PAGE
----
At the same time, Cork's other children, sister-in-law and her husband are separated by the storm and must find their way back to each other. After what Krueger has done in the past, there's no guarantee that everyone will survive.

Just when it looks like the novel may turn into pure thriller as Jenny and Cork outwit their hunter, the novel takes another turn. More characters come into play. Many are not what they seem, while others may turn out to play an important role in the future of the O'Connor family. What comes to the fore about most of the characters is how they feel about faith, and how their faith controls them or inspires them. The difference between control and inspiration is used to stunning effect. Krueger does an adept job at demonstrating what separates genuine faith from the kind of mindset that perverts faith.

While some readers may turn away from exploring any topic not related to forensics or a storyline that incorporates suspense and thoughtful presentation of the different ways faith affects people, Northwest Angle provdes too rich a reading experience to miss. Krueger folds the various characters' belief structures into what they do and why, providing motive not only for the bad guys, but also for why Team Good Guys do what they do. Krueger does not present screeds or sermons, but instead shows rather than tells the measure of each character.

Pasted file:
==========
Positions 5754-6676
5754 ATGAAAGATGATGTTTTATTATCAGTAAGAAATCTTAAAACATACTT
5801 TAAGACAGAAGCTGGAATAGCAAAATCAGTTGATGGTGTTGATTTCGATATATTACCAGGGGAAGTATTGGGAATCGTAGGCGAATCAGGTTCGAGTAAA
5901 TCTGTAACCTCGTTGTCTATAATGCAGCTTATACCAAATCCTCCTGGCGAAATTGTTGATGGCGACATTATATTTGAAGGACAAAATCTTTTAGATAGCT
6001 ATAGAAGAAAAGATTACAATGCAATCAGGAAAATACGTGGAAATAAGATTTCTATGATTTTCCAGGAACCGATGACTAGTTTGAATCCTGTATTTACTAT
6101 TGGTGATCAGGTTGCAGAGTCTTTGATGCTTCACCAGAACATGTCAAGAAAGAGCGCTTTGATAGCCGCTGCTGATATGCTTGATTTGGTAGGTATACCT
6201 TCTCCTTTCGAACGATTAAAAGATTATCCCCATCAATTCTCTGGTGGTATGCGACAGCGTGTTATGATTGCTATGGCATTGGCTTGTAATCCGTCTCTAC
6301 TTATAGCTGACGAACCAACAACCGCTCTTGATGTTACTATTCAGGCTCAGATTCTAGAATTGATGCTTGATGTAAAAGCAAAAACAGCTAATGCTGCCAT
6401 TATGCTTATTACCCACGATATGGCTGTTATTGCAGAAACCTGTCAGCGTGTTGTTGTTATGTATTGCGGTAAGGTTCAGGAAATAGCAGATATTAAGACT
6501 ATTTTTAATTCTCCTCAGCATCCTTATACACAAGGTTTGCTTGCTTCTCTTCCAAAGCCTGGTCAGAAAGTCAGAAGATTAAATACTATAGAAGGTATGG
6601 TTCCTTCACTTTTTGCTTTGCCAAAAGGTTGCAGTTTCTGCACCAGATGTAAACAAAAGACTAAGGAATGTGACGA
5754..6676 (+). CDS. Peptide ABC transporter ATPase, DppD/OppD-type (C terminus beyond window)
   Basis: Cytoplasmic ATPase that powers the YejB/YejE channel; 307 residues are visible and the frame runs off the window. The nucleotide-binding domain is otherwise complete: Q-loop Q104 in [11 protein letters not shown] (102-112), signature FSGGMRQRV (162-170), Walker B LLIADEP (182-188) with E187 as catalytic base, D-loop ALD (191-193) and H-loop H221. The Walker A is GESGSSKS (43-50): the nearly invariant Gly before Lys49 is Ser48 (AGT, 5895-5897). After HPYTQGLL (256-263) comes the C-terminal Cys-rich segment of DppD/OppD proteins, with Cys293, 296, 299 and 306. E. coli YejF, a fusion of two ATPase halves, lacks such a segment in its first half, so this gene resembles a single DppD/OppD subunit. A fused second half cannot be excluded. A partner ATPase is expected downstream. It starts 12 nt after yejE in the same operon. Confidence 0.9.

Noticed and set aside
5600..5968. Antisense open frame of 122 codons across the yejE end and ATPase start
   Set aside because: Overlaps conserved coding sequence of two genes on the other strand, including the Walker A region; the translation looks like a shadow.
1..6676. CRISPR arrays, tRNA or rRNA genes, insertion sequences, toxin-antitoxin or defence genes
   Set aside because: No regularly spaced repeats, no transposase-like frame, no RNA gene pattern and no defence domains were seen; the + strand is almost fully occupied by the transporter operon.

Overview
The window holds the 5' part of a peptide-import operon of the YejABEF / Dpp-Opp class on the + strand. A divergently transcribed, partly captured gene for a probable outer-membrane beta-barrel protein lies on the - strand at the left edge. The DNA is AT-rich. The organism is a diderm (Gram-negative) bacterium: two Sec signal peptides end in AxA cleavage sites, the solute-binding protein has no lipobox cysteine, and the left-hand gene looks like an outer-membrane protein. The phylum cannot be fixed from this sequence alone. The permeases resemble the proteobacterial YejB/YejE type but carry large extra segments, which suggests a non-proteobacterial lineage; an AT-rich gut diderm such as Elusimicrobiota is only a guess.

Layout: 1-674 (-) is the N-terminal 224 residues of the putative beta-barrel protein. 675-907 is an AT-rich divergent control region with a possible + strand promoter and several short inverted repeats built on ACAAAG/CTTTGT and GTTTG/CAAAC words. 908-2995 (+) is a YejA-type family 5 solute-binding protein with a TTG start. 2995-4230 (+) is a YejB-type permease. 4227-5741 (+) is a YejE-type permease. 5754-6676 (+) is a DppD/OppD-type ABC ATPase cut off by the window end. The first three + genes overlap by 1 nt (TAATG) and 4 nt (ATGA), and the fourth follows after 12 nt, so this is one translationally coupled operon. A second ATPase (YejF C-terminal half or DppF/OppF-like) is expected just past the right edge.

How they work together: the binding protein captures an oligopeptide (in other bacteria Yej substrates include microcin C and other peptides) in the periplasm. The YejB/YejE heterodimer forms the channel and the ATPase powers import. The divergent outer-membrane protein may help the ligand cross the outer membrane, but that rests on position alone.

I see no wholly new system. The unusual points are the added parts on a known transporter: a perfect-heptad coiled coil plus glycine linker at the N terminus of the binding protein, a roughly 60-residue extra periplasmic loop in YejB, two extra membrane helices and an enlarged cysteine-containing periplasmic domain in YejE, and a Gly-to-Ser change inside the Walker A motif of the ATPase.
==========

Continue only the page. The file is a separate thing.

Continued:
At the same time, Northwest Angle has the feel of a transitional novel. Perhaps now all the O'Connors can move forward, and Cork can spend more time on a case removed from their concerns.

©2011 All Rights Reserved CompuServe Books Reviews and reprinted with permission

Wednesday, September 7, 2011

Review: 'The Night Circus"

THE NIGHT CIRCUS
By Erin Morgenstern                                      
Literary fiction
September 2011
Doubleday
ISBN: 978-0385534635

A story, a fable, an enchantment, however one can describe The Night Circus, Erin Morgenstern's magical and profound novel, it is a richly rewarding reading experience.

Le Cirque des RĂªves arrives without announcement and leaves without warning. It is only open at night. It is mysterious yet welcoming, open to infinite explorations yet providing exactly what its visitors seek. The circus is the stage upon which two aged magicians set their pawns to play out the latest phase of a high-stakes game, and it is their world.

Celia is the daughter of the magician Prospero, although he doesn't know of her existence until she is left with him as a young child. Prospero's old foe, Mr. A.H__, scours orphanages until he finds a boy he can train. Both Celia and Marco grow up in Dickensian horror, sacrificing everything to the arts of illusion. The circus entices other people who contribute to its embellishments. Whether they know it or not, they are all part of the game.

Sunday, September 4, 2011

In Progress: Elissa Schappell's 'Blueprints for Building Better Girls'


Another teaser. I'm tearing through Elissa Schappell's BLUEPRINTS FOR BUILDING BETTER GIRLS, which will be published this coming week. It's a collection of short stories that are connected on occasion.